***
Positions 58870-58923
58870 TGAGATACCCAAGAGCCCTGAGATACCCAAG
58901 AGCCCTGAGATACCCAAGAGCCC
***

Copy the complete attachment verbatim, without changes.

Positions 58870-58923
58870 TGAGATACCCAAGAGCCCTGAGATACCCAAG
58901 AGCCCTGAGATACCCAAGAGCCC